Beautiful Dreamers in St.-Guilhem-le-Désert
Sunday, October 3rd, 2004: St. Fréchoux, France
Our typical Sunday in St. Fréchoux: quiet, sleeping late. Today I make scrambled eggs and smoked salmon. We warm the slightly stale baguette for toast, make another pot of coffee and ease into the day. There is a hazy sun poking through but it doesn’t really show its warmth until after noon. Our plan is a very simple one and easily executed: we will stop at the small town of Gignac on our way back to St.-Guilhem-le-Désert. Gignac has a lovely church and interesting monuments that we have seen from the highway every time we drive to Montpellier, which have piqued our interest from our first day here. Rose had not arrived when we initially went to St.-Guilhem-le-Désert and it really is a must see in the area.
Gignac is typical of the local towns: an old “centre typique” and much newer subdivisions that are full of orange and yellow stucco houses, newly but unobtrusively spread out in her surrounding fields. It seems no different than in North America where farmers, when they reach a certain level of prosperity, buy their nagging wives new houses with all the latest conveniences. And we just drool over the beautiful old stone houses that they have left to the fields, and to the self-seeding trees and bushes that have made their new homes there. We talk about how much work that house would take or how much money a new roof would cost. Beautiful dreamers.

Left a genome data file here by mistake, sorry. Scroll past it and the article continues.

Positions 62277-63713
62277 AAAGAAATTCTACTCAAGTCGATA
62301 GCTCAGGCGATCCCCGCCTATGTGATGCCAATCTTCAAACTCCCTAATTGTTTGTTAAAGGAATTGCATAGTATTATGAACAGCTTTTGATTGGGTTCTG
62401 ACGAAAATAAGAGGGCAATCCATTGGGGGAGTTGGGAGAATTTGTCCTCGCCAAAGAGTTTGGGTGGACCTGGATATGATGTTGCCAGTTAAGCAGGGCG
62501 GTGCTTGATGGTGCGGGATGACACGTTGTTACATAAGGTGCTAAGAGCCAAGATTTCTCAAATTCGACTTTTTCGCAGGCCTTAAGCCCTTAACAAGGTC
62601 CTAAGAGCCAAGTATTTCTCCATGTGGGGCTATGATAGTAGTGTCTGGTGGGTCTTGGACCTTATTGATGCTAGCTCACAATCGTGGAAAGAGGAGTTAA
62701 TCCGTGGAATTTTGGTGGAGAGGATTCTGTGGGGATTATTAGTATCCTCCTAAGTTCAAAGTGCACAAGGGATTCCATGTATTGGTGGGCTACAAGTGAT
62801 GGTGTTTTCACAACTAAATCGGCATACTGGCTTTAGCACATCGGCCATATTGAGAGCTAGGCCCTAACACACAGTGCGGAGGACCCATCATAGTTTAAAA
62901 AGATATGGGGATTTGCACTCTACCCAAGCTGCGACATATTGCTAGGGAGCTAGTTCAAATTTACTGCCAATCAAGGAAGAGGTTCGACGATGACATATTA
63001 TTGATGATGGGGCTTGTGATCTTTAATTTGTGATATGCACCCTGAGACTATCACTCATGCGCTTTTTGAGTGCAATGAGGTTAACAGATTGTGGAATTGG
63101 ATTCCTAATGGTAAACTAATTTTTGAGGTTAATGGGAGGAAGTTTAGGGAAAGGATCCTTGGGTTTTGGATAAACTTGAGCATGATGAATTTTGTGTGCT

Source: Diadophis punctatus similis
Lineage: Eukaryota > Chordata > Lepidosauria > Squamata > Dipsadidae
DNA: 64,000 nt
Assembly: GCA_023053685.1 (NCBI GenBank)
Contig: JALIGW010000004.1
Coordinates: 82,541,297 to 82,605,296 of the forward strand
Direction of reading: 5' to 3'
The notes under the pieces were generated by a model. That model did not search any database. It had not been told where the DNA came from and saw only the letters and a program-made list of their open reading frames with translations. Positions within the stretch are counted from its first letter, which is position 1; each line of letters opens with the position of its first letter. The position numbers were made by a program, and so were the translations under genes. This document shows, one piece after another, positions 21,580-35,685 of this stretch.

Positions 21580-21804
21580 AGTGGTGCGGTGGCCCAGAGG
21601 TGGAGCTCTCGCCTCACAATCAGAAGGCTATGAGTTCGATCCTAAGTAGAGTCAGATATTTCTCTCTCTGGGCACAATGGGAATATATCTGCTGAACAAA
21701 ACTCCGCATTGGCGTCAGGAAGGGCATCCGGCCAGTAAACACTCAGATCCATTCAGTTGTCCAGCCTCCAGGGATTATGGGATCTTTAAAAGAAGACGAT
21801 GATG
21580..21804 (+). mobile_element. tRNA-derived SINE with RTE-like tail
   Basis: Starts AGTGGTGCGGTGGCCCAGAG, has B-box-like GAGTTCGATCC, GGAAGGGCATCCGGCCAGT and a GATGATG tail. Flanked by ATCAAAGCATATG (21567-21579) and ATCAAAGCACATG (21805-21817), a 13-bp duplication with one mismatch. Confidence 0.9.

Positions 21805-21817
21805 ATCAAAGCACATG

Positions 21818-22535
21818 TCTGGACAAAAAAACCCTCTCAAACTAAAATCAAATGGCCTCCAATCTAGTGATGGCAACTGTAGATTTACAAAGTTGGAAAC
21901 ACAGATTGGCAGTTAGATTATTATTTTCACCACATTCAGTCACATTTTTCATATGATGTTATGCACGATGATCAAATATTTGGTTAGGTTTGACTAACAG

We drive up the small hill in Gignac to Notre Dame de Grace and are greeted by an unusual edifice. A huge old church with a Spanish front to it. It is locked today and seems to be guarded by a local, very grim man (in a tie, of course – it is Sunday!) who isn’t persuaded to crack even a small smile by John’s ultra-friendly “Bonjour!” We walk down the drive to look at the monuments that line it and I quickly realize that these small buildings are all Stations of the Cross, each depicting a different scene from Christ’s tortuous trail to Calvary. We end our trail at station number 6 and enjoy the scenery across the Vallée de l’Hérault.
Arriving in St.-Guilhem-le-Désert, Across le Pont du Diable
We navigate through and around the vineyards and arrive in St.-Guilhem-le-Désert by a different route this time, via the Pont du Diable, which crosses the huge gorge that the valley drains into. It is a much different greeting today than the quiet town of last Monday. The town is full of tourists, many with dogs and noisy children. We have learned to keep constant vigil lest you should step in a big pile of steaming dog merde. The French just don’t get it when it comes to their dogs and don’t seem to care about ruining their expensive shoes. We walk, and despite the crowds, are still impressed with the beauty of the town. We see a sign posted that announces the upcoming celebrations of the Town’s 1200th anniversary of its founding by St. Guilhem in 804. There are a series of lectures, including one titled “Who Sold the Abbey’s Cloister?” (to the Cloisters Museum in New York City).
I make a very Provençal dinner tonight for Rosemary’s last evening in St. Fréchoux: a small roast of beef surrounded by roasted potatoes, artichokes and onions. We finish our store of wine, do some packing for our overnight in Montpellier tomorrow and say our good-nights.